The Court of Appeals for the Ninth Circuit has upheld a lower court’s summary judgment ruling in favor of the Federal Trade Commission against Scott Tucker, who was convicted and sentenced to nearly 17 years in prison and ordered to repay nearly $1.3 billion as a result of his role in a payday lending scam.
Tucker and his companies had appealed the ruling, arguing that individuals would not have been deceived by the forms individuals were required to fill out in order to obtain a loan from the defendants.
A copy of the ruling in FTC v. AMG Capital Management, LLC et al can be accessed by clicking here.
Tucker was charged with illegally accessing the bank accounts of individuals and withdrawing interest payments on payday loans, but not taking out any money to pay down the principal. Tucker is also facing charges for filing a false tax return. Tucker’s operation tried to hide behind sham relationships with Native American tribes that Tucker used to try and shield his companies from prosecution. Some of the payday lending companies operated by Tucker charged interest rates in excess of 700%.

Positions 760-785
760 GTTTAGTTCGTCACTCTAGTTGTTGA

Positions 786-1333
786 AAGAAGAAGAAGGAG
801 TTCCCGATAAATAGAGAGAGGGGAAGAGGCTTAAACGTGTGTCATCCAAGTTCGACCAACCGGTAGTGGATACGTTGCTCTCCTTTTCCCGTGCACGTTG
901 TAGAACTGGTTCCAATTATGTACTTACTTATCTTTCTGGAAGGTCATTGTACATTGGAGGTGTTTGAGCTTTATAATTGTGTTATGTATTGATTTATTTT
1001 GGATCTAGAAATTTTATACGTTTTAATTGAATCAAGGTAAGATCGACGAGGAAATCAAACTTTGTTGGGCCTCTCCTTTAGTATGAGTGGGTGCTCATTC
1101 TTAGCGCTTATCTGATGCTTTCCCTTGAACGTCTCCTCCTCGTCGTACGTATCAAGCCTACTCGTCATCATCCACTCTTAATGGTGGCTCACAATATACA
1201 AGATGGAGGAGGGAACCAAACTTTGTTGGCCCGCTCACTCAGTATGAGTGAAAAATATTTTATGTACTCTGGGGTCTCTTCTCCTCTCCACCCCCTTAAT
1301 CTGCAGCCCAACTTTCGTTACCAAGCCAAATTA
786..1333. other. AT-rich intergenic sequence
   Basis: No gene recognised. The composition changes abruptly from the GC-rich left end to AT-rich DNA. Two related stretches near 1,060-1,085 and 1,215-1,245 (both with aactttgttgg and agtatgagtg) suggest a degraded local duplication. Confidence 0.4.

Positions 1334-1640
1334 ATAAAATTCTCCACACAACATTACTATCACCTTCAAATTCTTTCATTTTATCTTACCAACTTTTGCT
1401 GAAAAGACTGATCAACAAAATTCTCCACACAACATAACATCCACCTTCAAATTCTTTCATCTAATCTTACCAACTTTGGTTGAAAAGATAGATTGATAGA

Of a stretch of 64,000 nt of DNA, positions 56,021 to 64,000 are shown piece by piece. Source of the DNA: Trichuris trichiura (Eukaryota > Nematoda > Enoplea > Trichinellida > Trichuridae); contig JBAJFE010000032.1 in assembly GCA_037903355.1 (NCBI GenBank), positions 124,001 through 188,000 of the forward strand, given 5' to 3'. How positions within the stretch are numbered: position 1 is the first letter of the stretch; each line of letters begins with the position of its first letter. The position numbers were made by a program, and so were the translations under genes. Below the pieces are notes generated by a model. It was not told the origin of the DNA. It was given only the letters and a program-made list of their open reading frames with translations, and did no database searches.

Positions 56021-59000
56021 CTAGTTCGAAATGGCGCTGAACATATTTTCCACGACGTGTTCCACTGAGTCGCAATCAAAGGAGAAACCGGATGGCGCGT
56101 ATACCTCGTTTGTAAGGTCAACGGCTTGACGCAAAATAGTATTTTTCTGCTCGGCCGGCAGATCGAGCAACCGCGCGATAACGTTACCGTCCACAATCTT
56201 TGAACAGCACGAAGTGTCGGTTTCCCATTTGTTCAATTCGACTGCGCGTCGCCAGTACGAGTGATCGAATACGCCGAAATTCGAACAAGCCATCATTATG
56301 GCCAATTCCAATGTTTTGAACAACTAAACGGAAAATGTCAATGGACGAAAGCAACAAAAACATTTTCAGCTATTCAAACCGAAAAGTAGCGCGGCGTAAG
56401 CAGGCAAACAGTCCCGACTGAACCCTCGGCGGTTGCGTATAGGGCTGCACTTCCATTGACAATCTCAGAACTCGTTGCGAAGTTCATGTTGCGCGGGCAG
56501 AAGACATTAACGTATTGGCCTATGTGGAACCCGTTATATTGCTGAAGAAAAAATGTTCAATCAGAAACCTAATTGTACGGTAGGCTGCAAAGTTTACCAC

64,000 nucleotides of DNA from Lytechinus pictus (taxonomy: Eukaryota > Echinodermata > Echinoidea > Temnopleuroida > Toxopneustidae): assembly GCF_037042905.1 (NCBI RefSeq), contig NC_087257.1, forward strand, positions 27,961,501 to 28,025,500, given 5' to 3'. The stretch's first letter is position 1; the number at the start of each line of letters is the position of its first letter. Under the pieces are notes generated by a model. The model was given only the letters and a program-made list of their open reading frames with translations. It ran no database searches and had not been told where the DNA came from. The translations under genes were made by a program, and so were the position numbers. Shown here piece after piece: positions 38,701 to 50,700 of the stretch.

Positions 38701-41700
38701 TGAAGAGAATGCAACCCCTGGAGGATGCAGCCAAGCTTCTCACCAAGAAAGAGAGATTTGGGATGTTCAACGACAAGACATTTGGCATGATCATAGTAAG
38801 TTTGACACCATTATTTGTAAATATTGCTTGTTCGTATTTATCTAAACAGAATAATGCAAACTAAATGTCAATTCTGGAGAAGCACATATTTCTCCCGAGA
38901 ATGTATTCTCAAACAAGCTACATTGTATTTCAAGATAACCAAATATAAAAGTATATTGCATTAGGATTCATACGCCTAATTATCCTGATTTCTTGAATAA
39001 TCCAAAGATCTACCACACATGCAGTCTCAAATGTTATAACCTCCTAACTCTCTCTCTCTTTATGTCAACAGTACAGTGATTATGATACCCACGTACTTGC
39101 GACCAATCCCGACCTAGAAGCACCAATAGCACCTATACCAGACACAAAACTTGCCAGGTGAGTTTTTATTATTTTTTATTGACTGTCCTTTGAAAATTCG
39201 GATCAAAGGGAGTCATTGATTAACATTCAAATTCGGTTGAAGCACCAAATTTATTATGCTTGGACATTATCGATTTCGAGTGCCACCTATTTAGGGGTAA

Individuals who took out a loan from one of Tucker’s companies were forced to take affirmative action three business days before a payment was due if they wanted to pay off the total amount owed, rather than make a regularly scheduled payment. Based on a hypothetical loan amount of $300 and a finance charge of $90, an individual would be forced to pay as much as $975 instead of $390 if he or she failed to perform the required steps in the proper order.
Tucker argued that the terms were not deceptive because they were “technically correct.” The Appeals Court did not give any weight to the technicalities of his scam.